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Oil. To market?
Re Notley Orders Oil Patch To Cut Production (Dec. 3): Your article paints a chilling picture of what Alberta’s Premier rightly calls the “fiscal and economic insanity” caused by the oil crisis, and the few inadequate and desperate remedies that are left to deal with it.
This is not solely an Alberta problem. We are facing an economic crisis that affects all Canadians. The federal government must know that it would have the support of the majority of citizens if it were to find the political courage to start governing in the national interest, and legislate around the pipeline impasse.
It must not be cowed by a motley coalition of aged hippies, some First Nations – many First Nations support the pipeline – environmental zealots, and advocates for whales.
J. David Murphy, Barrie, Ont.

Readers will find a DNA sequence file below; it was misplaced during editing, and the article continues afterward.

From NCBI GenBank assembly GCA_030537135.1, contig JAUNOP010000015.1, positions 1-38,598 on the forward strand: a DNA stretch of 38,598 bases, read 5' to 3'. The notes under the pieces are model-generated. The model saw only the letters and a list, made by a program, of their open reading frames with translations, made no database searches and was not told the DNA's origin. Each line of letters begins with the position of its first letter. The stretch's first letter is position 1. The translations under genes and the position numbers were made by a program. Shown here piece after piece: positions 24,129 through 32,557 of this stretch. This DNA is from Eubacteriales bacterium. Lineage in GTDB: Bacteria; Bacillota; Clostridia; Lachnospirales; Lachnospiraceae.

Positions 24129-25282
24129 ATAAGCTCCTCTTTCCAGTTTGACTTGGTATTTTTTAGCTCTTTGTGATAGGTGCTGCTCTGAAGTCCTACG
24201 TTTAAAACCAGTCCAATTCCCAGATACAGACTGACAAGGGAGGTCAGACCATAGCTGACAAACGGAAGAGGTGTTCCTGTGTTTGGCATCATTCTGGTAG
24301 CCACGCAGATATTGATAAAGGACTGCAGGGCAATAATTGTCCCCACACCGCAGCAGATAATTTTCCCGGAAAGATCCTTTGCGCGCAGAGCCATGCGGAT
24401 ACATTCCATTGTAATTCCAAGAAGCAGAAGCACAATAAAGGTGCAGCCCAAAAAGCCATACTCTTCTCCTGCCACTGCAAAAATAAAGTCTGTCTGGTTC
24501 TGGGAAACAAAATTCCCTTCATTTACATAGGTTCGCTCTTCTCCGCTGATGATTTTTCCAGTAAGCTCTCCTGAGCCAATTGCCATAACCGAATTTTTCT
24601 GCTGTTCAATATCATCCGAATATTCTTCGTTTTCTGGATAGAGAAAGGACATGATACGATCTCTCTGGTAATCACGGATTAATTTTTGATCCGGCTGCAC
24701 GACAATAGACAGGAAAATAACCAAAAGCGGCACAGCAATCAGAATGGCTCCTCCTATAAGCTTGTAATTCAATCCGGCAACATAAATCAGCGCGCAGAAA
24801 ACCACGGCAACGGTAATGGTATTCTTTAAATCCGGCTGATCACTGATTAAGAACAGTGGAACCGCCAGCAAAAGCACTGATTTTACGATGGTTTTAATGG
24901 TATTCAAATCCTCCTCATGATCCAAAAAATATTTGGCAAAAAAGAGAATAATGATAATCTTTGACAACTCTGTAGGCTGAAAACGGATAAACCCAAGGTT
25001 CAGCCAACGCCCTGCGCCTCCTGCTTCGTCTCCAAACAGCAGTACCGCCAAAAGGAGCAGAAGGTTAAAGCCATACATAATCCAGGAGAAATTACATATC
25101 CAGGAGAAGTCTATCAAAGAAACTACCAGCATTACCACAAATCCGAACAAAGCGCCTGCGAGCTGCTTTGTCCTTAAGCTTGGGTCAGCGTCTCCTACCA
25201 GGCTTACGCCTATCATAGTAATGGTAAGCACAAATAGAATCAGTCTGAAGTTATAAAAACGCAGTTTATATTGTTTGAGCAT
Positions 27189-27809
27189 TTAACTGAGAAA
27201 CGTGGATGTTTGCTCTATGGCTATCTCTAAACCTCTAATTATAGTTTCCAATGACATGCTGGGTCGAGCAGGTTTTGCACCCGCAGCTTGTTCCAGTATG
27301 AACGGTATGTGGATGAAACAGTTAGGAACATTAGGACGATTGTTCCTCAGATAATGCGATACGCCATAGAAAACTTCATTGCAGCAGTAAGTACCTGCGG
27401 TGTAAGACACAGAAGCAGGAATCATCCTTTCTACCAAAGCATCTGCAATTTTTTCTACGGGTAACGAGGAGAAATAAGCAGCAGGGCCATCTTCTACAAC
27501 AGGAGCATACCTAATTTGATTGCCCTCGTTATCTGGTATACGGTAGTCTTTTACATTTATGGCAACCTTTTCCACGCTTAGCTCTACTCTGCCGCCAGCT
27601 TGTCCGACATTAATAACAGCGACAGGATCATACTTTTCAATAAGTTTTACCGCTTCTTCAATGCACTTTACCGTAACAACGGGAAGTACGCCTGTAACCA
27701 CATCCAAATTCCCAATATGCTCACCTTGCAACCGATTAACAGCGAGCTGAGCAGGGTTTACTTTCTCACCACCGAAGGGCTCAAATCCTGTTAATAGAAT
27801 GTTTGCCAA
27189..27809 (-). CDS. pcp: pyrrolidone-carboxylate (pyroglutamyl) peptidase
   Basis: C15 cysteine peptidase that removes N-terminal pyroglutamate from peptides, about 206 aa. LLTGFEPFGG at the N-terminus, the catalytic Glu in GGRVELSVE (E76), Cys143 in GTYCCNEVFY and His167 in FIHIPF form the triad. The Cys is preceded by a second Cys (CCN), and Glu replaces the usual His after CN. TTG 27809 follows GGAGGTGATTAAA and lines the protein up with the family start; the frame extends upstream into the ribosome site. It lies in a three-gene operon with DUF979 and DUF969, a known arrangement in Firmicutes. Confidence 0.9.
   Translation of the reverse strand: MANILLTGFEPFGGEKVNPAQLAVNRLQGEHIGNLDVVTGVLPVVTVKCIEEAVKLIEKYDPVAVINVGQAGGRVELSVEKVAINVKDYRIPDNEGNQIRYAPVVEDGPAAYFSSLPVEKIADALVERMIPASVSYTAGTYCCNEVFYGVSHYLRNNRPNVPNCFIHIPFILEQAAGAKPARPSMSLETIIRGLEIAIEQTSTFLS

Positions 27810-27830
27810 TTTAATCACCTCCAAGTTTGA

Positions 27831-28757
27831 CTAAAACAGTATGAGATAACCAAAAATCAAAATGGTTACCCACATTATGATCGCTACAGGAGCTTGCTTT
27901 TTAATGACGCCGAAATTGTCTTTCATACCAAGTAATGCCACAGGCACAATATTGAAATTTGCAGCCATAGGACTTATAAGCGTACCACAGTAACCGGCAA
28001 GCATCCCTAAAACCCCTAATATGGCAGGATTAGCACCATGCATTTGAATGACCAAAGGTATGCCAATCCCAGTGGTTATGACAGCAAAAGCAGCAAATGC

In frustration at Alberta’s inability to get its oil to market, Premier Rachel Notley has ridiculed the “coffee shop hipsters” who oppose increasing oil sands production out of concern for escalating emissions, and fear that “getting oil to tidewater” means getting oil on tankers, with increasing risks to marine life.
The most sensible step for Alberta to balance its books is to institute a sales tax, the lack of which Albertans have long trumpeted as the “Alberta Advantage.”
All across Canada, hipsters in coffee shops, and oldsters in Tim Hortons, pay provincial sales taxes in order to fund provincial services.
Alberta’s political class should end the “Alberta Indulgence” before they ask the rest of Canada to risk fouling its atmosphere and shorelines to help Alberta out of a fiscal hole many consider to be largely of the province’s own making.
Tom Warshawski, Kelowna, B.C.
I have lived in seven and worked in six of Canada’s provinces, Alberta among them. I have never felt ill will toward any province or region. Alas, I am once again hearing toxic talking points from certain Alberta political operatives incanting that anyone east of Manitoba doesn’t care about Alberta. This cheap, antagonistic falsehood is most disturbing. Unfortunately, there is great political reward in delivering this type of sloganeering, born of opportunism, intended to raise ire. “Them vs. Us” machinations drive wedges between provinces and regions solely for political advantage.